This digestive system puzzle was created by me and my partner with communication with the biology department at our high school. We pitched the idea of this puzzle as a learning tool to help the biology classes learn about how the different organs fit together and were placed in the body. The teachers liked the idea and from then on we collaborated with them to produce this design. The puzzle offers students the ability to visually understand how the digestive system works with a hand on experience.
Overview and Background
The first step in this project was creating a sketch. We drew sketches of each individual part (mouth or oral cavity, pharynx, esophagus, stomach, small intestine, large intestine, rectum, anus, liver, gallbladder, pancreas). In addition to all of the organs, we also drew a sketch of the body. We based these sketches off of a diagram we received in biology class. Next, we cut out all of the individual sketches of organs and arranged them in the body to get a good idea of how different dimensions worked. After that, we started making the organs and body piece on Solidworks. We both worked on the organs individually and edited each others work as well. After we finished our parts, we met with some of the biology teachers to review each piece. Because of how curvy and long it was, the small intestine did not look quite right so we had to edit that a couple times for it to look right for the biology department. After working more on the small intestine, we met with the biology teacher again and we decided that we needed to make the GI tract look like it all connects. This meant making sure the esophagus, stomach, small intestine, large intestine, rectum, and anus looked like it connected. We completed this task and in the assembly we had made with the organs and body, we made a cavity of the organs in the body. In addition, we realized the anus piece was much too small and would be lost easily at the size we were printing it at so we connected it to the rectum creating one piece that we coined, "the anum". We also created a cavity in each organ that overlapped with another one. We set the percentage of the cavity to 2% however after printing, it was noticeable that there was not enough room to fit the organs into the body. So we tried 3% on another print and it still wasn't a big enough gap. I ran out of time in the school year to fix this issue, but I will pick it up next school year. I would recommend trial and error here to figure out the best percentage for the organs to fit into their spot in the body's cavity.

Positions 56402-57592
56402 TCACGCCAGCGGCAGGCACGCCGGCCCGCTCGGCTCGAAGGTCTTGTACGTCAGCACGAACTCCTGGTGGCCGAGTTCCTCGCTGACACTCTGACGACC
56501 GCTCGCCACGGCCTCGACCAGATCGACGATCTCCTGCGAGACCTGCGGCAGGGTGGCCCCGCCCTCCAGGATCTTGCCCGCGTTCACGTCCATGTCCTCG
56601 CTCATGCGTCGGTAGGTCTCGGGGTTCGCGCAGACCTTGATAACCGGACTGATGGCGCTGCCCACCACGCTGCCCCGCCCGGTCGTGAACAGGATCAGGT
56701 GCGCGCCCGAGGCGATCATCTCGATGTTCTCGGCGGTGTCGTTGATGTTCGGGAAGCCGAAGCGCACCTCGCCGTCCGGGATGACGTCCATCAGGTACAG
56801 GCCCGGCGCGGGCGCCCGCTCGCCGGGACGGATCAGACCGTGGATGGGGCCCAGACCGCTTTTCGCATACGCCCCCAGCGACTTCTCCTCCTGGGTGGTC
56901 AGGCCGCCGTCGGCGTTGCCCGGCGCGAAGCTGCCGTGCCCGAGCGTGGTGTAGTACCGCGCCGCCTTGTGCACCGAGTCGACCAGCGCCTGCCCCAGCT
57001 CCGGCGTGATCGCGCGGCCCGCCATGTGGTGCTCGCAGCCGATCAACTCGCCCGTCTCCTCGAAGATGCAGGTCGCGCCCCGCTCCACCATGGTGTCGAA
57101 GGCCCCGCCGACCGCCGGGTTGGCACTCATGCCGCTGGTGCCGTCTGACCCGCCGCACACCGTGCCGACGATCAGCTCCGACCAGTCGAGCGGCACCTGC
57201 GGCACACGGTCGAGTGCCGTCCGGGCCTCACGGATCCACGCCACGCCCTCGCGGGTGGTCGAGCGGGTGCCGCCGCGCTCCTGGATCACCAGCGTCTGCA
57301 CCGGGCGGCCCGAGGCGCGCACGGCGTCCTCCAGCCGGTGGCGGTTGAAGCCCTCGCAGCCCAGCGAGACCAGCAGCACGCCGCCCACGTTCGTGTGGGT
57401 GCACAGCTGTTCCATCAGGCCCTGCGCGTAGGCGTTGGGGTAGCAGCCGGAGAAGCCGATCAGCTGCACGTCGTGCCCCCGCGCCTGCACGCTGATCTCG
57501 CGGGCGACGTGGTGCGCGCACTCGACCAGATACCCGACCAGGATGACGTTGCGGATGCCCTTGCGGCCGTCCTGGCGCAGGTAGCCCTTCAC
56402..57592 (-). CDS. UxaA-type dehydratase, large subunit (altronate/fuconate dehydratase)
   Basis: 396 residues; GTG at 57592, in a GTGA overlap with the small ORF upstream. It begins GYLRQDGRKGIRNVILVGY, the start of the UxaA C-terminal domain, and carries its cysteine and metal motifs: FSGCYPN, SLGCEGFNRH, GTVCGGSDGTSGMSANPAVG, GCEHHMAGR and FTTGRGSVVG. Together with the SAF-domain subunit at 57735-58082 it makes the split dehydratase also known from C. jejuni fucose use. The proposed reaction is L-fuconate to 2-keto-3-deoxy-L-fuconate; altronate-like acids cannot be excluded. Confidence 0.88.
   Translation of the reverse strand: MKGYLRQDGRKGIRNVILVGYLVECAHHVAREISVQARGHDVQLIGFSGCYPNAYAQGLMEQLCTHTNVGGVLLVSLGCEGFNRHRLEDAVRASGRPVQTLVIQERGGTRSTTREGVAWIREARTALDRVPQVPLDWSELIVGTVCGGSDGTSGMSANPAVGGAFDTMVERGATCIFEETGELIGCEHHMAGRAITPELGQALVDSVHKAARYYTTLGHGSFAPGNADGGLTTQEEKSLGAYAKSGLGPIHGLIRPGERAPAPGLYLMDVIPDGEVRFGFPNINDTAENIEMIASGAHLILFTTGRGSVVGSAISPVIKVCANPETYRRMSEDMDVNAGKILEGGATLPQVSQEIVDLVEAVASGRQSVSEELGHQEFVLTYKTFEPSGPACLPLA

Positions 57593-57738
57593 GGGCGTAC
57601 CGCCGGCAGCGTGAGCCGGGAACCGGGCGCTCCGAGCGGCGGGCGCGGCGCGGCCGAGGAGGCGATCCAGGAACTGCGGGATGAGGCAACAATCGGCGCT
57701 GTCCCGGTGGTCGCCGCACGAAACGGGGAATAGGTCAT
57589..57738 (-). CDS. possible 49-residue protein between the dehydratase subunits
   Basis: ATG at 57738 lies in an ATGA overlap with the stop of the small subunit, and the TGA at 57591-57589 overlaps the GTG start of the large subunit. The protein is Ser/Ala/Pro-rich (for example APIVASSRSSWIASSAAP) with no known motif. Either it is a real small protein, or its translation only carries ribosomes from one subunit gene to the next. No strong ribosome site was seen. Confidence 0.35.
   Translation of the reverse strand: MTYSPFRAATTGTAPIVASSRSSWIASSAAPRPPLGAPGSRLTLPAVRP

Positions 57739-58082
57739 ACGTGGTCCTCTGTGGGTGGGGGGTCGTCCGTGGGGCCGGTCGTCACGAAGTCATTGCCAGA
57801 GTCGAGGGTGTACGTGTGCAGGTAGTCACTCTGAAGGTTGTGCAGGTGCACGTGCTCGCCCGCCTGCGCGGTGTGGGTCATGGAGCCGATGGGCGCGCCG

This is one example of the trial percentage piece. I just used cut extrude on one section of the body piece so we didn't have to print the entire body to try out each percentage. I printed 4 of these, starting at 3.5% and increasing by 0.5% each print.
Lesson Plan and Activity
- The biology teachers wanted 6-10 sets of these digestive system puzzles with a different color for the body, the main organs (GI tract) and the accessory organs.
- This is a learning tool for the 11th grade biology students which can be used as a hands on tool for partners to use to follow along with the teacher's explanation. Students will be able to visually understand how the digestive system works and it will hopefully help them remember where everything goes so that they can then do well on the labeling part of most 11th grade digestive system tests.
Link To Video of Body Piece 3D-Printing